When Acconci claims that the redesign in recent years of the television receiver from an old worldly hand-crafted looking piece of furniture to a high-tech science object can be attributed to the fact that when the American flag was implanted on the moon... science wasn’t frightening any more?(5) he neglects to mention that the redesign of the television set was almost entirely the product of Japanese creative efforts, often in response to specific cultural traits. Think for example of Matsushita Electric's Alpha Tube, designed with the screen facing upward at a slight angle so that it can be watched in a sitting position on a tatami mat, or of Toshiba's ‘Personal TV Set’ Specially for Girls in pastel colours with tiny red hearts mounted on the tips of their antennae.

(5) Vito Acconci, op.cit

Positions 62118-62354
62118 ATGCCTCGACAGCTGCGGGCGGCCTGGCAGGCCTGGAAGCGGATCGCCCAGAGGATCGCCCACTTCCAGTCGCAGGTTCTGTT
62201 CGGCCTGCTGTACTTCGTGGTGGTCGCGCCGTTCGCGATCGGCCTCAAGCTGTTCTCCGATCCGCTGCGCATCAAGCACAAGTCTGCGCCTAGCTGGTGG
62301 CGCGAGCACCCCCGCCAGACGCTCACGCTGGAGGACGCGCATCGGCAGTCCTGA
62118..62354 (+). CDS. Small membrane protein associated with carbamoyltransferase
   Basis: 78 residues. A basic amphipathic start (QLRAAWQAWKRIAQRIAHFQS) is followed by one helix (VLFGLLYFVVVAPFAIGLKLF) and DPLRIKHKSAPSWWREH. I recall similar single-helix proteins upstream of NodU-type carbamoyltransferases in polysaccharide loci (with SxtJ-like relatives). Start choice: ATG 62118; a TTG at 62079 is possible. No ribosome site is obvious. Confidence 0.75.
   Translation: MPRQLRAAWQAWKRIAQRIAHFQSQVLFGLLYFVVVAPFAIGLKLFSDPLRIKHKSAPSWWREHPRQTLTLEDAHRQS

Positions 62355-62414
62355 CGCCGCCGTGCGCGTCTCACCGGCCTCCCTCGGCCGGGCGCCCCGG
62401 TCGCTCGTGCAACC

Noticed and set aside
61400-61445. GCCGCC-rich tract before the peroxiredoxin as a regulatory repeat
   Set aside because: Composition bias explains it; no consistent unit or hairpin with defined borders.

You can’t get much more Japanese than that. Japanese too is the almost pocketable Sony Video Walkman which found its way into New York’s American Museum of the Moving Image as representing the apex of consumer-based technological ingenuity almost before it was available in the stores. The indented and curved body of the Piedra monitor is designed to be carried easily from room to room and its screen also functions as an ambient fight source in three pure colours: magenta, cyan and green. It is rumoured that there are even serious plans to market video 'sun-glasses' which conceivably might not only transmit electronically-treated images of the environment proximate to the wearer but might also carry pre-recorded imagery from elsewhere. In fact the redesign of the viewing medium has gone to such extremes in Japan that the television set as object and the screen as a form of architecture have virtually eclipsed the significance of the image altogether. The image has for most of this decade in Japan been merely the thing that illustrated the hardware and what it was capable of doing.